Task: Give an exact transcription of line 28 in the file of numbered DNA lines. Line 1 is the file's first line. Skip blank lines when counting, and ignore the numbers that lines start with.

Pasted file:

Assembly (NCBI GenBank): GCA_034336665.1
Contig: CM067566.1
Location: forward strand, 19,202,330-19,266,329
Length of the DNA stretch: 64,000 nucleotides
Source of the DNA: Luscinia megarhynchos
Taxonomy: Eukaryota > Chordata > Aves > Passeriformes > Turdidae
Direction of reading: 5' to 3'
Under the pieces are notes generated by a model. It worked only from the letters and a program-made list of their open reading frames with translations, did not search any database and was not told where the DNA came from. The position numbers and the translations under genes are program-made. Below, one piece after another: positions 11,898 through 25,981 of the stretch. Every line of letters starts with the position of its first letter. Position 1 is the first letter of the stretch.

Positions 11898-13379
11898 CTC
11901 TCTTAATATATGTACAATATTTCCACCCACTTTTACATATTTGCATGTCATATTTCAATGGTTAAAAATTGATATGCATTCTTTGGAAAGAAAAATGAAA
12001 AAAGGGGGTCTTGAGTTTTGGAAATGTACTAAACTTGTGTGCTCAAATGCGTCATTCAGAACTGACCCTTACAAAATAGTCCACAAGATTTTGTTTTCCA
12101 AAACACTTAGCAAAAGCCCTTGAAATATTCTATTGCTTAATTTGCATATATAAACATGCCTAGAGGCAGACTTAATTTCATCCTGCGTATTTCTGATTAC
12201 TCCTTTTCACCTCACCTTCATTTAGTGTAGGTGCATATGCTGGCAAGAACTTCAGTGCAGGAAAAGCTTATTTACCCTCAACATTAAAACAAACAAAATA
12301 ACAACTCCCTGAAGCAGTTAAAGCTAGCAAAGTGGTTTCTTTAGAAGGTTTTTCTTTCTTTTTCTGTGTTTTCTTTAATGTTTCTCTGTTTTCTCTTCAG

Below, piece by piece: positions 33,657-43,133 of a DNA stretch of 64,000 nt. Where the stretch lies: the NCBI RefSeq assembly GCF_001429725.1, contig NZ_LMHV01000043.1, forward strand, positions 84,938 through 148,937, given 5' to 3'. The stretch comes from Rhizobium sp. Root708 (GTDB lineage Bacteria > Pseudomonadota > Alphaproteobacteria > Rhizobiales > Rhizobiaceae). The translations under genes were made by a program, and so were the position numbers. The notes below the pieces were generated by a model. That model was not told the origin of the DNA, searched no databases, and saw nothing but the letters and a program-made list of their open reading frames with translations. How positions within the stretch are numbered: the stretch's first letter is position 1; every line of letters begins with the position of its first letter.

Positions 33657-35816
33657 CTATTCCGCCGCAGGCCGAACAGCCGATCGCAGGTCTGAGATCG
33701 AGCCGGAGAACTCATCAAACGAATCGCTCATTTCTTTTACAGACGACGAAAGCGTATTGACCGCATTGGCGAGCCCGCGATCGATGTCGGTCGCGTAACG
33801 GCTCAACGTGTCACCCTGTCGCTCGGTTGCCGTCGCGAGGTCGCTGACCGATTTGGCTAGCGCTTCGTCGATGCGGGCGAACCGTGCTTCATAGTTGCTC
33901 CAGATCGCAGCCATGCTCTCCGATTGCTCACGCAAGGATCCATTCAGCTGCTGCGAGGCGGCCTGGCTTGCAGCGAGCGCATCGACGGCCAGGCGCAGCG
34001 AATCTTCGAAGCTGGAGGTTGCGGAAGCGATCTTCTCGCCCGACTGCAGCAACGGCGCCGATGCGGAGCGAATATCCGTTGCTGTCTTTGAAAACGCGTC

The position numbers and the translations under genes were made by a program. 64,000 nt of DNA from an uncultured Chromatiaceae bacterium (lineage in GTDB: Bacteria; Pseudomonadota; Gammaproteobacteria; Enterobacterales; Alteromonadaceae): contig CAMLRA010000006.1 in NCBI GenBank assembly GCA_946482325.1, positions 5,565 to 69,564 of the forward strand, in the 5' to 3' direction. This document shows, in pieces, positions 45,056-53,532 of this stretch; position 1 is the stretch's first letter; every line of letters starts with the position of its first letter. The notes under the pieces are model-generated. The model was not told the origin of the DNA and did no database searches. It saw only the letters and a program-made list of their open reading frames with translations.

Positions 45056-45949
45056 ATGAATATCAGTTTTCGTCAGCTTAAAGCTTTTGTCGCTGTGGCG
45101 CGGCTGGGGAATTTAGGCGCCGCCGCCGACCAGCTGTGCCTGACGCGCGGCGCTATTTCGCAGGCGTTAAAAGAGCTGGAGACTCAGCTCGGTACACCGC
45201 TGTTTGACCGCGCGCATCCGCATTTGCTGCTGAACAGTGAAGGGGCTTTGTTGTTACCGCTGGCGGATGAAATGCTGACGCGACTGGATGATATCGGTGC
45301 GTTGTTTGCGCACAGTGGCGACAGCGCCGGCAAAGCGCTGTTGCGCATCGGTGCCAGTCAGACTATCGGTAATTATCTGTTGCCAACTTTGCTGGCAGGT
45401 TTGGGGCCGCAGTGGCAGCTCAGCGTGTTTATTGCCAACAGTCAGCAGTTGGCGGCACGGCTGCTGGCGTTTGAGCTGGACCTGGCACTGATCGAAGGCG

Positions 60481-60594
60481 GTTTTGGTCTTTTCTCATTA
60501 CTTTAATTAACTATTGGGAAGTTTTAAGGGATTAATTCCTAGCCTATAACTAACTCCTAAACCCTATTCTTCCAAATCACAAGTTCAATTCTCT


45301 GTTGTTTGCGCACAGTGGCGACAGCGCCGGCAAAGCGCTGTTGCGCATCGGTGCCAGTCAGACTATCGGTAATTATCTGTTGCCAACTTTGCTGGCAGGT